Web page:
In the course of searching for case study materials and quotations to illustrate October's awareness materials, I came across 5 ways to create a bulletproof security culture by Brian Stafford. Brian's 5 ways are, roughly:
- Get Back to Basics - address human behaviors including errors. Fair enough. The NoticeBored InfoSec 101 awareness module we updated last month is precisely for a back-to-basics approach, including fundamental concepts, attitudes and behaviors.
- Reinvent the Org Chart - have the CISO report to the CEO. Brian doesn't explain why but it's pretty obvious, especially if you accept that the organization's culture is like a cloak that covers everyone, and strong leadership is the primary way of influencing it. The reporting relationship is only part of the issue though: proper governance is a bigger consideration, for example aligning the management of information risks and assets with that for other kinds of risk and asset. Also security metrics - a gaping hole in the governance of most organizations.
- Invest in Education - "Any company that seeks to have a strong security culture must not only offer robust trainings to all employees—including the c-suite—but also encourage professional development opportunities tailored to their unique focus areas." Awareness, training and education go hand-in-hand: they are complementary.
- Incentivize & Reward Wanted Behavior e.g. by career advancement options. Again, the InfoSec 101 module proposes a structured gold-silver-bronze approach to rewards and incentives, and I've discussed the idea here on the blog several times. Compliance reinforcement through rewards and encouragement is far more positive and motivational than the negative compliance enforcement approach through pressure, penalties and grief. Penalties may still be necessary but as a last resort than the default option.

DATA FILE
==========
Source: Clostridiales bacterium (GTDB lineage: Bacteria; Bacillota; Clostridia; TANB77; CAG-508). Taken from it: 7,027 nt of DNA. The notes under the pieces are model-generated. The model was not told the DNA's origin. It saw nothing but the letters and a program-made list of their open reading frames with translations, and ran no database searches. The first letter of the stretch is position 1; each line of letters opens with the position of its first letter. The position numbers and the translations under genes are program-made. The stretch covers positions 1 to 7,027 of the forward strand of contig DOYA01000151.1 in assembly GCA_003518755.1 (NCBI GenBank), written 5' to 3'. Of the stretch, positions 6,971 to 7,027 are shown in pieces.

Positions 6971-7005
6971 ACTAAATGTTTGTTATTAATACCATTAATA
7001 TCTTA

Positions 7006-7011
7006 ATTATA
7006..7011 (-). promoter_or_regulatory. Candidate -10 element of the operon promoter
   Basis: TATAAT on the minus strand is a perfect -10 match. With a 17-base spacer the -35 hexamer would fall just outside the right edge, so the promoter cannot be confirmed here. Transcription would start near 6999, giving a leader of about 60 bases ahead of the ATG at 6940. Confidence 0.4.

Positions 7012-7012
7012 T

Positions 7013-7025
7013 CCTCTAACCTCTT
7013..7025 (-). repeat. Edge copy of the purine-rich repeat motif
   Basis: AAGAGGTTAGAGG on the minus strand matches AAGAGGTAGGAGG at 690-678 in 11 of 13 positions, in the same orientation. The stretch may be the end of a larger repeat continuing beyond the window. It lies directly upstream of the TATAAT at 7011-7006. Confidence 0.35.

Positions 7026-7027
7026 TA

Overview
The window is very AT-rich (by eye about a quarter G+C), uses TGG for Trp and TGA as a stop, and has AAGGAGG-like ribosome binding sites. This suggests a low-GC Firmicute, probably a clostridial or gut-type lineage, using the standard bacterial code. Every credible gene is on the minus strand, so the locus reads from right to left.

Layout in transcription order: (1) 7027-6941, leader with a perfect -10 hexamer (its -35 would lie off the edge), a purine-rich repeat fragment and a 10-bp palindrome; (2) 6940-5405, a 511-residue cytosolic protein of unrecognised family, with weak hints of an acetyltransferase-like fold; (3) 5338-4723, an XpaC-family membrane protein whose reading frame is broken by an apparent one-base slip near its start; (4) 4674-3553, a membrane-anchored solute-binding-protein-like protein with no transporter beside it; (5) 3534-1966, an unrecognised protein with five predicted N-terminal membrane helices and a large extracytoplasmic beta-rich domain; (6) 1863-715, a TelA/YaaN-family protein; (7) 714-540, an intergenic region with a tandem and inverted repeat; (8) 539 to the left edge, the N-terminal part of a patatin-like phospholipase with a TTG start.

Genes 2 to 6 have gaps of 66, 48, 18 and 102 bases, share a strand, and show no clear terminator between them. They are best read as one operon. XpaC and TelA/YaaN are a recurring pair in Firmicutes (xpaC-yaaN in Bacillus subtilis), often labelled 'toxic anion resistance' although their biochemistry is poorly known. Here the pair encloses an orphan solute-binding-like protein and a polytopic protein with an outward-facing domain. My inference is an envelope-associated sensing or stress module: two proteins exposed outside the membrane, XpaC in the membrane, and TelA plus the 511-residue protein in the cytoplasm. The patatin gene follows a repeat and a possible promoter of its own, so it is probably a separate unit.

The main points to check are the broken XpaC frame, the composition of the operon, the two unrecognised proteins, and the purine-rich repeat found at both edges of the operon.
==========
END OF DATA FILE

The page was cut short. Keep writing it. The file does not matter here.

- Apply the Right Technology - hmm, an important consideration, for sure, although I'm not sure what this has to do with security culture. I guess I would say that technical controls need to work in concert with non-tech controls, and the selection, operation, use and management of all kinds of control is itself largely a human activity. The fact that Brian included this as one of his 5 ways betrays the widespread bias towards technology and cybersecurity. I'd go so far as to call it myopic.
Personally, and despite our obvious efforts in this area, I'd be very reluctant to state or imply that an organization's security culture could ever be considered bulletproof, not even in the purely rhetorical sense. It's an important part of a bigger set of things, one that happens to be relevant to most of information risk, security, privacy, compliance, governance and so on, but culture, alone, won't deflect bullets: knowing that, and being ready and willing to handle the consequences of incidents, is itself characteristic of a robust security culture.